The Louisiana House resumed debate on the $25 billion proposed state spending plan Friday afternoon after bickering over how to balance the budget.
At issue is how much one-time money should be used in the budget.
Gov. Bobby Jindal wants to use $268 million in one-time dollars to balance the budget. A number of Republicans prefer to make deeper cuts.
State Rep. Cameron Henry, R-New Orleans, offered an amendment that would give the Jindal administration $357 million in possible reductions to purge the one-time money from the budget for the fiscal year that starts July 1.
The suggestions include:
- Reducing funding for vacant positions.
- Reducing out-of-state and conference travel, supplies and acquisitions.
- Forcing state workers to take off two days without pay.
- Reducing state employee overtime.
- Delaying the payment of judgments against the state
Democrats characterized Henry’s solutions as one-time money.
State Rep. Ted James, D-Baton Rouge, asked if the furloughs would spread into more than one year.
Henry said he could only do them for the one year covered by the budget.
“Is it OK to use one-time money if it comes out of the pockets of state workers?” James asked.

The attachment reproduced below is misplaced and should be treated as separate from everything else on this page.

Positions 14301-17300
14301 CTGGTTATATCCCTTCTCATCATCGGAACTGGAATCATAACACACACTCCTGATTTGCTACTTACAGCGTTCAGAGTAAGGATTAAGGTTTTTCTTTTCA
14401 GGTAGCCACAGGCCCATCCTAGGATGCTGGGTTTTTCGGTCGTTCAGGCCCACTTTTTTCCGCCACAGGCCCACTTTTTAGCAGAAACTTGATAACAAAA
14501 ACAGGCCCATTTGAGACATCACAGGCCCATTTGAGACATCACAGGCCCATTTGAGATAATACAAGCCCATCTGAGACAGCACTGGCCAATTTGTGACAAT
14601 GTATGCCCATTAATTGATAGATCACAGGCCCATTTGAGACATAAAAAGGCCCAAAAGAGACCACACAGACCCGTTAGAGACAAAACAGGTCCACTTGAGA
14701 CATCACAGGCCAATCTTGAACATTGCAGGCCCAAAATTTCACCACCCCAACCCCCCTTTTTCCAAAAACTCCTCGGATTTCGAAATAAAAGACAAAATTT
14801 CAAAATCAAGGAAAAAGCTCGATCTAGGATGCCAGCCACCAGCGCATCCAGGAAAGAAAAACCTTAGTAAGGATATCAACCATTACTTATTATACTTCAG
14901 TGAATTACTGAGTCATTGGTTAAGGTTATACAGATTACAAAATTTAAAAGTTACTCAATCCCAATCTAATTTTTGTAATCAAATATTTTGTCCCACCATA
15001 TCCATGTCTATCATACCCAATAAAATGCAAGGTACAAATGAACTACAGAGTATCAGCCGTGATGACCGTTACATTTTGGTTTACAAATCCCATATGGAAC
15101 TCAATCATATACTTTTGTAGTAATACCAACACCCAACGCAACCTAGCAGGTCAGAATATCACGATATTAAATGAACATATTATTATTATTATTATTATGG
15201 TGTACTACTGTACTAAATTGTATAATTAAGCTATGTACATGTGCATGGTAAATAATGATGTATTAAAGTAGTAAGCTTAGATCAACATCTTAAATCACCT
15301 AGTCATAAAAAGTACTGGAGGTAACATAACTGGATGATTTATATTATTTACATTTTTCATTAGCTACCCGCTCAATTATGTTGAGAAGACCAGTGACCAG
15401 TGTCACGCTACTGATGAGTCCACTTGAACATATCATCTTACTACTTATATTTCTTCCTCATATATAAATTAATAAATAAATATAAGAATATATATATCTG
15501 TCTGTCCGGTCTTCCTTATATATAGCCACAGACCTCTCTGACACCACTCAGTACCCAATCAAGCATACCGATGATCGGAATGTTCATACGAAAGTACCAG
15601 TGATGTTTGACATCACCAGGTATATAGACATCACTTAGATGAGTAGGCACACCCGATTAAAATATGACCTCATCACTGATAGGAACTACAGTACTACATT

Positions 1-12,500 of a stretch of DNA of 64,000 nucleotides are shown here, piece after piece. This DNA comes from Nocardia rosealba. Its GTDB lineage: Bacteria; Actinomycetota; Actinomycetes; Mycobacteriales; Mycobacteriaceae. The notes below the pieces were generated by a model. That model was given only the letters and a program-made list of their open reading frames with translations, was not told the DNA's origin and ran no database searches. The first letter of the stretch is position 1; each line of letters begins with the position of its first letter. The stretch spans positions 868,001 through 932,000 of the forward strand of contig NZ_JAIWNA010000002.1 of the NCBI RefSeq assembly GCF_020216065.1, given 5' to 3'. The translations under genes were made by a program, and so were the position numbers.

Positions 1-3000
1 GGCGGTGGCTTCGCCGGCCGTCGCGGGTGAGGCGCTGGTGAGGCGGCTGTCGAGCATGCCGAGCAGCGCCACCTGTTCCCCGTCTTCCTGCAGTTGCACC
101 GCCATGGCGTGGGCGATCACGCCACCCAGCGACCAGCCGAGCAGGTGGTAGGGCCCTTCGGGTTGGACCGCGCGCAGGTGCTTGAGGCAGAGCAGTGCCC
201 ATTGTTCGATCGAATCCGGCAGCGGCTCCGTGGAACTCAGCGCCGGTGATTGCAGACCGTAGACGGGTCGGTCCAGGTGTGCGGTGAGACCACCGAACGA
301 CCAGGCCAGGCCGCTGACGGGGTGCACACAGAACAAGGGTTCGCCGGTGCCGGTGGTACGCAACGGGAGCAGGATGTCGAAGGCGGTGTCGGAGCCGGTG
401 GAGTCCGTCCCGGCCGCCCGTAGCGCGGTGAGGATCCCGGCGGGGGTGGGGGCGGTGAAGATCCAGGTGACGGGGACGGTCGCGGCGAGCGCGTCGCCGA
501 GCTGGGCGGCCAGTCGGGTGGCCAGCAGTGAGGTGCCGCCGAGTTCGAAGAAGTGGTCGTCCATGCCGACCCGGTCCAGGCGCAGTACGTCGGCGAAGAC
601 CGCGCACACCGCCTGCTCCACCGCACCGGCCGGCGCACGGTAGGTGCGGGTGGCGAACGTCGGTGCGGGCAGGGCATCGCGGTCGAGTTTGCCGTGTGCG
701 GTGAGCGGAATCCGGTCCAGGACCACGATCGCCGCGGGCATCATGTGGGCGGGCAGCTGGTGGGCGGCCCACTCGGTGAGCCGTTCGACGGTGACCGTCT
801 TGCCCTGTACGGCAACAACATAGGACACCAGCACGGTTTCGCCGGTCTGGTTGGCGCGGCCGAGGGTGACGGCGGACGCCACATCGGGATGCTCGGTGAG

“Yes,” Henry said.
State Rep. Robert Johnson, D-Marksville, said Henry wanted legislators to abdicate their authority by giving the Jindal administration a slate of options.
Henry said making reductions in the complicated state government budget is not easy.
“This amendment is very strange. I haven’t seen other amendments like this in my time here,” said state Rep. Walt Leger III, D-New Orleans.
State Rep. Brett Geymann, R-Lake Charles and co-sponsor of the amendment, said the idea is to create options.
Henry said he sat down with the Jindal administration in an attempt to find alternatives to using one-time money.
He said he did not get as much direction as he would have liked.
“Was it my way or the highway,” asked state Rep. Eddie Lambert, R-Prairieville, in reference to the Jindal administration’s attitude.
“It was close to that,” Henry said.
Hearings and debate streamed live on the Internet at www.legis.la.gov